by Paul Buhle
Michael Ratner and Michael Steven Smith: Who Killed Che? How the CIA Got Away with Murder. Introduction by Ricardo Alarcon. New York: OR Books, November 2011, ISBN 978-1-935928-49-2, paperback, 195 pages; ISBN 978-1-935928-50-8, ebook.
(Swans - April 9, 2012) It was never exactly a secret that the assassination (or execution, properly speaking) of a captured Che Guevara, in Bolivia, October 9, 1967, was done with the approval of the US State Department and with the probable participation of the CIA. But like so many other incidents of this kind, denial remained for a long time the first and most normal form of evasion. At last, through the determined efforts of the two writers know best for their connections with the Center for Constitutional Rights, suspicions can be confirmed. As the authors state blankly, "the US government, particularly its Central Intelligence Agency, had Che murdered, having secured the participation of its Bolivian client state." (p.25).
We might regard this as not much more than the other shoe falling. That would be, however, an underestimation of the value of the document. More than a hundred pages is devoted to reproduced copies of the FOIA findings, redacted severely, but not enough to disguise the crimes committed and the rationale for committing them.
For Che specialists, and for any of us seeking to grasp the fine points of assassinations by bomb, poison, or drone, this is of enduring significance. Consulting with US and Cuban researchers, working through the increasingly-available documentation, the two authors have done something invaluable, and not only in regard to the assassination itself. The aftereffects of the Cuban Revolution, one successful overthrow followed by successful repression, actually cast the die for the Vietnam era to follow. Unlike Vietnamese leaders who stayed with their tasks at home (faced with massive ecological damage, hundreds of thousands of dead, and so forth, not to mention integration of South into North or both into a single nation), Che ventured far, a revolutionary spirit of the time. He had made clear to Fidel, long before, that nothing could stop him in his global quest. His adventure ended with political murder, but he bequeathed the spirit to all of us, and to our successors in the left.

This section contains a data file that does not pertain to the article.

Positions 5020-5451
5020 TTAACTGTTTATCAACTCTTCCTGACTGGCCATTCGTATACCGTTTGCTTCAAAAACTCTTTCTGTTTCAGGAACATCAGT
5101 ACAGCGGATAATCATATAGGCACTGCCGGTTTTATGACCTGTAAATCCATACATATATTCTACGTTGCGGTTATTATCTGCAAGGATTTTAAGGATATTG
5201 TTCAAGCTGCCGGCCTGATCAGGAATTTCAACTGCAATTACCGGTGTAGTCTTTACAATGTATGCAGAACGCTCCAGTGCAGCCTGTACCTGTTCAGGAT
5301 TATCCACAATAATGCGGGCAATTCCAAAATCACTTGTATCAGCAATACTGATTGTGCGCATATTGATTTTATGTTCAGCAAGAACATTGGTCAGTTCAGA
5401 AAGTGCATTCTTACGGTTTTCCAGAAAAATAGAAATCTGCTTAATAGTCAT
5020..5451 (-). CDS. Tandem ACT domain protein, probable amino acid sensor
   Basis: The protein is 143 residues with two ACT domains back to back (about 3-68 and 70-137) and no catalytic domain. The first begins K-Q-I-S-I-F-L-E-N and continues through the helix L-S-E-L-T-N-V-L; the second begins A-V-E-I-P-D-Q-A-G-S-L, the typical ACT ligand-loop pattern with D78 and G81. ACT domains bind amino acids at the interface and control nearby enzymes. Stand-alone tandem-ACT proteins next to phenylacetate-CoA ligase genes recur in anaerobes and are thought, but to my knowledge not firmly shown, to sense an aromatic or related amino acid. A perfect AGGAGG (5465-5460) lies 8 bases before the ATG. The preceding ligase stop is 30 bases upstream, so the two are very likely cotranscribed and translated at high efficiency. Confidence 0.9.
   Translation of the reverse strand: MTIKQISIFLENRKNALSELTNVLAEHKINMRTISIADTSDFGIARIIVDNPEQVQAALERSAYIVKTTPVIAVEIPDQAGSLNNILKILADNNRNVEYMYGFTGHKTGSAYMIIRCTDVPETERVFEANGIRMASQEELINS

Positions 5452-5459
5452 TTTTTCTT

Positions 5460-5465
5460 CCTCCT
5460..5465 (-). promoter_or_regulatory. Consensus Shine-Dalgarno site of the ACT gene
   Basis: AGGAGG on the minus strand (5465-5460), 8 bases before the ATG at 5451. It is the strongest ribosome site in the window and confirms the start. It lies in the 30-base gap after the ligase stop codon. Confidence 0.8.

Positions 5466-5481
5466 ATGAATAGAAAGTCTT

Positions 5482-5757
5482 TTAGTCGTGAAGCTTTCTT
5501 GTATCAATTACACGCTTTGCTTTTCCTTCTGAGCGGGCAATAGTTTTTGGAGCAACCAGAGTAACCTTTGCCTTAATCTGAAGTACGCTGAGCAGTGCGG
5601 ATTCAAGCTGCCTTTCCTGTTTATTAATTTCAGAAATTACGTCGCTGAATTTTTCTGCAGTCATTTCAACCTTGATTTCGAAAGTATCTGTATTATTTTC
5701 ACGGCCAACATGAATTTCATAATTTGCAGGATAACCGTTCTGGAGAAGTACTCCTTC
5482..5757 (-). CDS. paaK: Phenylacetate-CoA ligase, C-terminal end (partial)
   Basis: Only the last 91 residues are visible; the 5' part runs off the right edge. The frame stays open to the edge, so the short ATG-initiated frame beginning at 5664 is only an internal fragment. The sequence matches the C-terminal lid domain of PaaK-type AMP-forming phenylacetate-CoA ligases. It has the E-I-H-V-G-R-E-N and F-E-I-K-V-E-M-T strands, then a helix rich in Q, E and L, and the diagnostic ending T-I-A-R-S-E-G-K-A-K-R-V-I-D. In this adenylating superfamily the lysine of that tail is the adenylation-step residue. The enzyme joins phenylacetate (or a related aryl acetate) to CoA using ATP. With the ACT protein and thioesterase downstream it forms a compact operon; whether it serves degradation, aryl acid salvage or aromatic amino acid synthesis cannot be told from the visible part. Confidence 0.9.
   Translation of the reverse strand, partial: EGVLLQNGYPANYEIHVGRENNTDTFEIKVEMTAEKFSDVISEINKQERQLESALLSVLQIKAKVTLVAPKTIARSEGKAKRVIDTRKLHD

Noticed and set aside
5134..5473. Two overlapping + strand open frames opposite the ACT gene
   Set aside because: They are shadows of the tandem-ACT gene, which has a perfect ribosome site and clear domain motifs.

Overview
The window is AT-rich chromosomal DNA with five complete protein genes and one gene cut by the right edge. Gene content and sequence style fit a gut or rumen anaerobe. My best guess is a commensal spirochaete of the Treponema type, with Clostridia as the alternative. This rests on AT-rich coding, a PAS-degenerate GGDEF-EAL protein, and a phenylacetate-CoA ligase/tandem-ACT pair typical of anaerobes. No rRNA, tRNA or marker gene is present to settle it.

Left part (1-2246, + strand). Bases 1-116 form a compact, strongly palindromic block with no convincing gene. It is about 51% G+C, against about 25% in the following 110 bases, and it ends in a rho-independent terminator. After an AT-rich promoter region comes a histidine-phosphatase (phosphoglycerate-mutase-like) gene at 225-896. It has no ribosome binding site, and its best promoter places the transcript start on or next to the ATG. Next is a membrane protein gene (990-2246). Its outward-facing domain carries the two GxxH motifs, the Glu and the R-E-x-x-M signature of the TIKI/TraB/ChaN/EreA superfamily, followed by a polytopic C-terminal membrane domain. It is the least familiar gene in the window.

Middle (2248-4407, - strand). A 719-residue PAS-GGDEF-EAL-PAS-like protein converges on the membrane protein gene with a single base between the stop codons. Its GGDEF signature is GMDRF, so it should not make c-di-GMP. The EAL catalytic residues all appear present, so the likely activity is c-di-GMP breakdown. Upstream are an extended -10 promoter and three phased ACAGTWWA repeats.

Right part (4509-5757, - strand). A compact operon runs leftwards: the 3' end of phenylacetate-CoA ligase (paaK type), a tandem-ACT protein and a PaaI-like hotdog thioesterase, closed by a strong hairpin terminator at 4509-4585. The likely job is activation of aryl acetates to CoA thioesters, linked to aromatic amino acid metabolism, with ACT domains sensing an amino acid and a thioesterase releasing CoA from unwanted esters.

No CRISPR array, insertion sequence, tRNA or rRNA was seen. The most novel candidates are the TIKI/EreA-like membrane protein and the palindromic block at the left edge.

The most obvious details, useful for the young reader in particular, are likely to concern the documentation of assassination plots on Castro and Che, plots denied for decades by the US State Department. In this case, the authors suggest with solid evidence, the CIA probably did not inform the State Department or Lyndon Johnson, thus preserving "deniability." No matter: a government that approved massive brutality across the globe had no "need to know" the precise details. The facts were clear to them, and are now clear to us all.
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About the Author
Paul Buhle retired from college teaching to produce radical comics fulltime. His latest include Studs Terkel's Working, A Graphic Adaptation [reviewed in these pages], The Beats, A People's History of the American Empire (aka an adaptation of Howard Zinn's classic) and a pictorial biography of his childhood hero, The Art of Harvey Kurtzman. His last production (2011) is Yiddishkeit: Jewish Vernacular & the New Land, edited with Harvey Pekar, and reviewed in these pages. (back)